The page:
Measuring the success of a vasectomy reversal

When potential patients begin doing research on vasectomy reversals, it’s inevitable that success rates will be one of the main concerns that needs to be addressed. What’s clear, though, is that success rates can be impacted by many factors. The following discussion lists some important information to consider.

One way to answer the question, “what are success rates” is to start with the main factors which define success.

There are at least four key factors which contribute to ‘success rates’ with vasectomy reversals:

Semen parameters
Based on two scientific publications (Majzoub 2017; Silber 2013), success could be defined as having 5 million sperm per milliliter post-reversal. This is because men who achieved 5 million or more sperm had similar pregnancy rates (about 60%) compared to men who had at least 15 million, or even higher numbers. However, men who had below 5 million sperm per milliliter were about 4x less likely to achieve a pregnancy (about 15% pregnancy rates).

Motility can also be used to help predict the success with pregnancy, with men who had 10-40% motility achieving pregnancies in 63% of cases vs 77% among those with motility over 40%. In contrast, those with motility below 10% achieved pregnancies in 21% of cases. Other factors have also been reported, including morphology and total motile sperm counts per ejaculate. Unfortunately, no one single measure is perfect in predicting pregnancy. And sperm counts and motility can fluctuate significantly, even when the same sample is examined repeatedly by the same lab technician! So, in comparing success rates, it is important to look at how ‘success’ is specifically defined. If the definition is ‘patency’ then this typically means that the surgeon saw one sperm at any time post reversal. This likely is too loose of a definition. Similarly, it is important to recognize that many practices will report the ‘max’ number of sperm seen at any time point.

Type of procedure
This one is a bit harder to predict, because the main concern is something that isn’t apparent before surgery. There are two types of repairs which can be performed at the time of a vasectomy reversal: vasovasostomies (i.e. simple repairs) and epididymovasostomies (i.e. complex repairs). The problem is, it is not possible to know which procedure you will need until you are part way into surgery. In our experience, 8% of men will need a complex repair on both sides, while 22% of men will require a complex repair on one side. Because of this, if you elect to do a surgery where the surgeon is only able to do simple repairs, in 22% of cases, your outcomes will be lower than they would otherwise be if your surgeon could do complex repairs. And in 8% of cases, the repair would be a failure at the time of surgery.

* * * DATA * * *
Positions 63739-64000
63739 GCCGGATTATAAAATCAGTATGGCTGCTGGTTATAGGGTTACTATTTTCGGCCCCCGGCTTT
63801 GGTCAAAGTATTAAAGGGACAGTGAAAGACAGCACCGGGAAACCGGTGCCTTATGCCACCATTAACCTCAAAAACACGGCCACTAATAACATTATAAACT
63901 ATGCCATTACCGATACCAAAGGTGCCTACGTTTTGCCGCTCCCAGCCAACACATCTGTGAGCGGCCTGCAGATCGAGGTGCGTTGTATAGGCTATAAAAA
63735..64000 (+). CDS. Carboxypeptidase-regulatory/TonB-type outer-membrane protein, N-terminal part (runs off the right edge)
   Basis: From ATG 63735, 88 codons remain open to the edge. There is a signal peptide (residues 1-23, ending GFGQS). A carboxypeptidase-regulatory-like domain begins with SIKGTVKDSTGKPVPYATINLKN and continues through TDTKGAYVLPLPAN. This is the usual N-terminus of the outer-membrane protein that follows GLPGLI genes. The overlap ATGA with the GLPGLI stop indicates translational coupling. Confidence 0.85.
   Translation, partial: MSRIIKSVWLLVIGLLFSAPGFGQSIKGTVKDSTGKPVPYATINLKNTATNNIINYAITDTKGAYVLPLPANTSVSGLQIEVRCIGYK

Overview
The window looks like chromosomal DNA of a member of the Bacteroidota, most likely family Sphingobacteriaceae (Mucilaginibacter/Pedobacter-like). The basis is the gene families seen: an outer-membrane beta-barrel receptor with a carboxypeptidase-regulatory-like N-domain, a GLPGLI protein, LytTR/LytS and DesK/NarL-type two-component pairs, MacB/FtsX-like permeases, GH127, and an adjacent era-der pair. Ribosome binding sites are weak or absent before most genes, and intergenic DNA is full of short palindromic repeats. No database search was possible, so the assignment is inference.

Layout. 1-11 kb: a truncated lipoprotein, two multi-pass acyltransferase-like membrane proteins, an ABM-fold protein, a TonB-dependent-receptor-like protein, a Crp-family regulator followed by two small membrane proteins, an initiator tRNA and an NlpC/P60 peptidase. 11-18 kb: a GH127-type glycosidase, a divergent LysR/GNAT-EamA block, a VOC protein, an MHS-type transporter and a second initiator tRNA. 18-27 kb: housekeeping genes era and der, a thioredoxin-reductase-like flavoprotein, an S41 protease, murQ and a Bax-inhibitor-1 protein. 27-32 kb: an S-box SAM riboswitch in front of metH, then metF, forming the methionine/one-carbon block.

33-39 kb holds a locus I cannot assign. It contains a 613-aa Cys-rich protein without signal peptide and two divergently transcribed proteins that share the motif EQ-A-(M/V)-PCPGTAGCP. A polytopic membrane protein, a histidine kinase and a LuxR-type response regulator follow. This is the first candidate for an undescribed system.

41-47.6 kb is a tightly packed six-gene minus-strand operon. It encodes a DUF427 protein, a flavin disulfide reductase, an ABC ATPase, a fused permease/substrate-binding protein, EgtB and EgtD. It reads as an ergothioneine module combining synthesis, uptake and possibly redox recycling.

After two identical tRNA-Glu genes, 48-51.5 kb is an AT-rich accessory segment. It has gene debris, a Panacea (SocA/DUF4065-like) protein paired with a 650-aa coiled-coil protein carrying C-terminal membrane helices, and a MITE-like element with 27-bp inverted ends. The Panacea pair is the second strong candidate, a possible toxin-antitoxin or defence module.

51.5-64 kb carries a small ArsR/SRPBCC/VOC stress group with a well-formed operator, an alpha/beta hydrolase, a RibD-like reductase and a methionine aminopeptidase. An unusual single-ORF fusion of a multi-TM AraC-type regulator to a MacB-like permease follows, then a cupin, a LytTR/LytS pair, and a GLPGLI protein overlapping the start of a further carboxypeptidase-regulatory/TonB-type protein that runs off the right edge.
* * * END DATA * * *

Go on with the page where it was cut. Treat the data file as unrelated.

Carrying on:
When comparing rates, it is important to look at whether “all-comer” rates are being reported. If the team is only reporting results from “vasovasostomies only,” for example, this will inflate the rates. Similarly, if the surgical team only performs vasectomy reversals on men who are less than 5 years out from their vasectomy, the success rates and pregnancy rates will be higher compared to a practice which accepts men regardless of time since vasectomy.

The time since the vasectomy was performed
The longer it has been since the vasectomy, the more likely that you will need a complex repair. However, it is important to recognize that the time since reversal is not a perfect predictor. In reviewing our data, the time since vasectomy is able to predict about 15% whether or not a complex repair will be required. However, the time since vasectomy also reduces the likelihood for total sperm counts and pregnancy rates, independent of whether a complex repair is performed or not. The time since vasectomy is not a guarantee for success or failure, as we have seen cases of men who are less than 1 year out failing (both ours and other surgeons) and have cases where men over 30 years out are able to achieve pregnancies.

The type of technique also matters here, as our data showed that the use of ReVas as a technique made the time difference no longer a key factor in determining whether sperm returns post repair or not. As noted earlier, when comparing success rates, if the practice only operates on men who are less than 5 years out from reversal, for example, their rates will likely look better than ones which operate on men who are 10, 20, or 30+ years out from reversal. This is an important point to consider when comparing surgical practice outcomes.

Your partner’s age and fertility status
It’s important to note that female fertility and your baseline fertility are also key factors. It’s considered that women begin to decline in fertility at age 35. Also, about 15% of couples are unable to achieve a pregnancy, even with no prior vasectomy as a factor. For this reason, pregnancy often isn’t used as a definition for success post reversal (after all, if someone achieves a return of sperm post reversal, but the partner has factors which make her infertile, it’s not possible to truly assess whether that couple could have achieved a pregnancy together). This is an important factor to recognize, as many couples will interpret “success” as being pregnancy, which is not accurate.


As with any surgical procedure, knowing benchmarks early and having appropriate expectations is important, both with providing peace of mind as well as a measurement for success. You can learn more about reversals, from success rates to techniques to costs, at our website.

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